The Families First Coronavirus Response Act: What Every Employer Should Know

Family leaning over back of couch

Smith Currie attorneys summarize the Act and several of its key components.

April 6, 2020
Donald A. Velez, Karissa L. Fox & Sarah K. Carpenter - Smith Currie

Smith Currie provides this update regarding the Families First Coronavirus Response Act as part of its continuing effort to monitor developments concerning the Coronavirus disease (“COVID-19”) and provide guidance as to potential issues that may arise in businesses across the United States.

On March 18, 2020, President Trump signed into law the Families First Coronavirus Response Act (the “Act”), which contains provisions requiring certain private employers to provide paid leave to employees who cannot work because of Coronavirus, expanding Family and Medical Leave Act coverage, providing for federal tax credits to affected employers, and providing eligible states the ability to further fund their unemployment trust fund accounts. The Act is effective as of April 2, 2020 and will remain in place through December 31, 2020.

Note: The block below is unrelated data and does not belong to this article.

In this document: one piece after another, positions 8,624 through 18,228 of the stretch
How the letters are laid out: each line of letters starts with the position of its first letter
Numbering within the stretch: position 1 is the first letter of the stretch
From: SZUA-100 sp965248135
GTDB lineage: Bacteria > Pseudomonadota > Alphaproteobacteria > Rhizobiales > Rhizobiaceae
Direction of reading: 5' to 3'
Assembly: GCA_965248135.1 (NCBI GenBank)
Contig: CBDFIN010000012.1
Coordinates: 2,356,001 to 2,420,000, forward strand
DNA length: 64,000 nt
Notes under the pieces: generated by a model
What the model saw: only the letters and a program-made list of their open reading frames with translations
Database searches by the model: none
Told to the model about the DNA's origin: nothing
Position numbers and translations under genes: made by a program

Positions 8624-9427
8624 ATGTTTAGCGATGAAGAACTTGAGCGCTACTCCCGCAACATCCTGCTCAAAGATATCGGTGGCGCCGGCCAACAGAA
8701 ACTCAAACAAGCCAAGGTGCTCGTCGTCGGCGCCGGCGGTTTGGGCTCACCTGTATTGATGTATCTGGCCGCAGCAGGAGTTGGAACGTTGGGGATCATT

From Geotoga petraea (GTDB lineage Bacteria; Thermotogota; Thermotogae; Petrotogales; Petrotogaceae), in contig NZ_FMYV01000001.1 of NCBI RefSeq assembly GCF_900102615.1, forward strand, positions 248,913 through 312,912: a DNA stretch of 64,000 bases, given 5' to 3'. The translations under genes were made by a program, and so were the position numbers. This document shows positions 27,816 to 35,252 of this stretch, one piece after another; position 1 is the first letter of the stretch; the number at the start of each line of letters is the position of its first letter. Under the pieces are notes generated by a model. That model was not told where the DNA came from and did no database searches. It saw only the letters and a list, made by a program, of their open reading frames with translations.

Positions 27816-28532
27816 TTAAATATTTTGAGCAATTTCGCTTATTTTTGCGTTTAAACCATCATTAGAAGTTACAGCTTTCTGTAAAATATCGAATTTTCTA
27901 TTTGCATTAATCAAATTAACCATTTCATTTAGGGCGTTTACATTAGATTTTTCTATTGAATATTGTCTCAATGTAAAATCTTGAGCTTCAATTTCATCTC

Below, we provide a summary of the Act and several of its key components, including the Emergency Family and Medical Leave Expansion Act (“EFMLEA”), the Emergency Paid Sick Leave Act, and the Emergency Unemployment Insurance Stabilization and Access Act.

Reprinted courtesy of Smith Currie attorneys Donald A. Velez, Karissa L. Fox and Sarah K. Carpenter
Mr. Velez may be contacted at davelez@smithcurrie.com
Ms. Fox may be contacted at klfox@smithcurrie.com
Ms. Carpenter may be contacted at skcarpenter@smithcurrie.com



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